– The case has exposed the role of Western “enablers” in facilitating Ibori’s defrauding of the Nigerian state. In the 2012 criminal case against Ibori, prosecutors stated that Ibori and his associates used multiple accounts at Barclays, HSBC, Citibank and Abbey National (now owned by Santender) to launder millions of pounds worth of funds which was later used to purchase luxury London property. While none of these banks have been fined for their involvement, British prosecutors have successfully brought justice against individual lawyers and bankers who laundered Iboris stolen finds in the UK, and the UK subsidiary of a Nigerian bank was fined over £500,000 by the Financial Conduct Authority for handling his money.
Aside from the UK prosecution Ibori has also faced prosecution in Nigeria, and had assets forfeited in the US.
Nigerian efforts to prosecute Ibori
Nigeria’s Economic and Financial Crimes Commission (“EFCC”) first started investigating complaints against in Ibori in 2005, but could not move against him because he enjoyed immunity from prosecution as governor.
In early 2007, as the end of his tenure loomed, Ibori tried to bribe former EFCC chairman, Nuhu Ribadu, with a $15m cash bribe in a bag “so heavy one man alone could not lift it”. Ribadu logged the bribe as evidence against the former governor. Shortly after Ribadu was sacked from the EFCC for his role in charging Ibori. Ribadu went on to face two assassination attempts which he linked to his attempts to charge the former governor.
In December 2007, Ibori was arrested by Nigerian authorities on corruption charges. Two years later, however, in December 2009, a Nigerian judge struck out all the 170 corruption charges against Ibori in what the EFCC described as a “hazy judgment”. Nigerian Police again sought Ibori’s arrest in April 2010, in connection with a new embezzlement charge. Gangs confronted police in his home town and Ibori escaped Nigeria to Dubai.
Efforts by the EFCC to take action against Ibori continued in Nigeria despite political pressure which includes attempts by the Nigerian government to pressure the UK government to drop the UK prosecution. In May 2014, a 3-judge panel at the Benin Division of the Court of Appeal allowed the EFCC’s appeal against Ibori’s earlier acquittal. The panel held that Ibori had a “case to answer” and that his trial could continue on completion of his sentence in the United Kingdom.
The EFCC successfully seized the $15m bribe that Ibori made to Ribadu which had been deposited in the Central Bank of Nigeria in 2013.
Upon Ibori’s return in 2017, there were reports that the EFCC would still prosecute Ibori but it has not moved to do so. A presidential advisor hinted before Ibori’s that to do so would be unfair and amount to double jeopardy.
The US connection
In 2011, there were reports that Ibori hired a lobbyist In the summer of 2007 to try to cut a deal with US officials that he would put part of the money he had acquired into a charitable foundation in exchange for immunity from prosecution.
Ibori’s ongoing popularity in Nigeria
Ibori’s popularity in the Delta region, the jubilation with which his return was met, and the fact that successive governors have been his close allies and proteges has meant Ibori continues to hold considerable power in the state. Many prominent analysts believed he would play a significant role in the 2019 Nigerian Presidential elections with presidential candidates seeking to court him for his influence.
In July 2020, Ibori was appointed as a patron of the Former Governors Forum, a group made up of past state governors in Nigeria. A letter addressed to Ibori and signed by the Forum Chairman as well as the former governor of Niger State, said “The Forum recognises your role not only as a former governor but equally as a respected elder statesman with passion for the promotion of unity in Nigeria.”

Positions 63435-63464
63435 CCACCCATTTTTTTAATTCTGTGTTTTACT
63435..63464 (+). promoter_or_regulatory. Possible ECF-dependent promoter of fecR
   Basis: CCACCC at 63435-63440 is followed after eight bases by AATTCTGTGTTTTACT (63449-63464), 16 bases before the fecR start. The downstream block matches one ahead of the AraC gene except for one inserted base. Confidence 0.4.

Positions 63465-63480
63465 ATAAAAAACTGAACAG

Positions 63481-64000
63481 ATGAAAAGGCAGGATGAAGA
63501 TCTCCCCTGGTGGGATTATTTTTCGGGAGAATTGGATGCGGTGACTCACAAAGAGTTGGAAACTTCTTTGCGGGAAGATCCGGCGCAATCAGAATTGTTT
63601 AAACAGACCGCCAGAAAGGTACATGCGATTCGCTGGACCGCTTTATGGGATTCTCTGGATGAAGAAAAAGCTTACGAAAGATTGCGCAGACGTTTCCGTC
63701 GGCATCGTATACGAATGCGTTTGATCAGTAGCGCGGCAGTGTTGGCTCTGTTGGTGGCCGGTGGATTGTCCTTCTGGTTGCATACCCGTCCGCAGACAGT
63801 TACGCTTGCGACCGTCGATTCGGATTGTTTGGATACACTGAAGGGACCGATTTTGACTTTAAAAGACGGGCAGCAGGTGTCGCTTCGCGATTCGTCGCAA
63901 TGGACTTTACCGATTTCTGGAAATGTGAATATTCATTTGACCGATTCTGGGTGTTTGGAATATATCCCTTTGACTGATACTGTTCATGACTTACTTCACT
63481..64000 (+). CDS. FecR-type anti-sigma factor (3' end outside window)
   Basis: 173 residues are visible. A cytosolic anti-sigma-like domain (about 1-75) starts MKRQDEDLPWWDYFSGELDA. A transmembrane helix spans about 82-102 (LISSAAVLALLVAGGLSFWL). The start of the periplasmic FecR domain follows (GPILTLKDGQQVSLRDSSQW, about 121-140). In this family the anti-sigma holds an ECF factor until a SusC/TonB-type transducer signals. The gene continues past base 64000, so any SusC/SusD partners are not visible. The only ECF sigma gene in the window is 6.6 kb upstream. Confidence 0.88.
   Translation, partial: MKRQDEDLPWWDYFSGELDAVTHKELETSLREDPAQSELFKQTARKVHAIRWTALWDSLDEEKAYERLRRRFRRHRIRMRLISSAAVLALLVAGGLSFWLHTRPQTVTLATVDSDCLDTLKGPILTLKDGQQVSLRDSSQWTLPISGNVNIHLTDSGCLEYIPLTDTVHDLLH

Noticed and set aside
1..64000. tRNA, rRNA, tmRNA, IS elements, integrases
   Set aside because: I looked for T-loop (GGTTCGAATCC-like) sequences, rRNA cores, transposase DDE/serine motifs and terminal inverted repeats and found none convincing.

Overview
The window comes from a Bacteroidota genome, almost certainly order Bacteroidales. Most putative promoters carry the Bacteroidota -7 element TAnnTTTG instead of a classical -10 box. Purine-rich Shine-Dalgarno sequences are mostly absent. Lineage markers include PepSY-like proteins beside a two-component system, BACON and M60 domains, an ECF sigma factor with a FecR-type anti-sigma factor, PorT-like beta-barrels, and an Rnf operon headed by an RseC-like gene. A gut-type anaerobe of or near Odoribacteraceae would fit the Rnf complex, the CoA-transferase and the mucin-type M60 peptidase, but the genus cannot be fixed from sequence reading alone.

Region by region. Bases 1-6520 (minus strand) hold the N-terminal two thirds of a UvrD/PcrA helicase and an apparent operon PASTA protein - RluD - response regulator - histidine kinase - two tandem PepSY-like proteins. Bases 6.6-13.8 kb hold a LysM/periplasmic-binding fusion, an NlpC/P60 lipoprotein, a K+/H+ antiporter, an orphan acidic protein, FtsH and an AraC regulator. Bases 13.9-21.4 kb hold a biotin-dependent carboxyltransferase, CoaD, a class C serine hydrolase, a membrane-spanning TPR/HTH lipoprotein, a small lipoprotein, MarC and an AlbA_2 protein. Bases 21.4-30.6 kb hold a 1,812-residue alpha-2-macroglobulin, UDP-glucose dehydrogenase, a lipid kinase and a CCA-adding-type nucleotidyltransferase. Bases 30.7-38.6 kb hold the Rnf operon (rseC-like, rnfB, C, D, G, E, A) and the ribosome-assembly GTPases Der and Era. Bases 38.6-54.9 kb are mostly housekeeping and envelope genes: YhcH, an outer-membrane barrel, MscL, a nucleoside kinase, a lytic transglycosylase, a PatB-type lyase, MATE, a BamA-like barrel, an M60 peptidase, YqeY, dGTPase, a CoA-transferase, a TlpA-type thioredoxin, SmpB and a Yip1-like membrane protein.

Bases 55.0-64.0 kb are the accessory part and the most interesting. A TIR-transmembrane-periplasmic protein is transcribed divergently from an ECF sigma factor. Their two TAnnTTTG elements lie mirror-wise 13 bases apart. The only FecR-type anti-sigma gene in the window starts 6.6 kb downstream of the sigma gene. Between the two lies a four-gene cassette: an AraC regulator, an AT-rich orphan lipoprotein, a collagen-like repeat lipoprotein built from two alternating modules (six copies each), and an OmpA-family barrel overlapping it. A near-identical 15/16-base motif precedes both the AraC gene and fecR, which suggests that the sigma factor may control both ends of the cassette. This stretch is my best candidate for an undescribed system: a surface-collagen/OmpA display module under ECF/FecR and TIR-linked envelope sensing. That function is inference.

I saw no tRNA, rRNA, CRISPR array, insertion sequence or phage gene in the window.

The return of assets arising from Ibori and his associates
On 9th March 2021, the UK government announced that it was returning £4.2 million of funds recovered from former Nigerian governor, James Ibori.
In fact the amounts returned were from Ibori associates rather than Ibori himself, and included:
– £629,417 from Ibori’s sister (Christine Ibori Ibe) under a confiscation order dated November 2010;
– £3.5 million recovered from Ibori’s wife, Theresa Ibori under a confiscation order datedMay 2011; and
– £45,114 from fiduciary agent, McCann, under a confiscation order dated December 2012.
This makes up just 2.6% of the £161.7 million in total that UK authorities are seeking to confiscate from Ibori and his associates.
It is not clear why it has taken so long for UK authorities to return this money confiscated nearly a decade ago. While both Ibori Ibe and McCann were part of the appeal against conviction on grounds of police corruption, that appeal was rejected in late 2018. Questions put to the Home Office as to the dates of recovery have not been answered.
The Memorandum of Understanding between the UK and Nigerian governments outlining how the funds would be returned and what they would be spent on was made public on 19th March.
The return has been however very controversial in Nigeria because the money is being spent on infrastructure projects outside of Delta State from where the money was stolen by Ibori. The Chair of the Presidential Advisory Committee Against Corruption has said it is unacceptable for the returned money to be spent outside of Delta. Respected Nigerian civil society organisations have also raised questions about why money looted from Delta is not being returned to the State. On 21 April 2021, a coalition of Nigerian civil society organisations wrote to the British High Commission in Nigeria and to the Nigerian Minister for Justice and Attorney General to express their concerns on the issue.
The letter to the High Commission is available to read here.
This controversy is likely to put pressure on the UK government to reconsider how the rest of the Ibori loot is returned to Nigeria.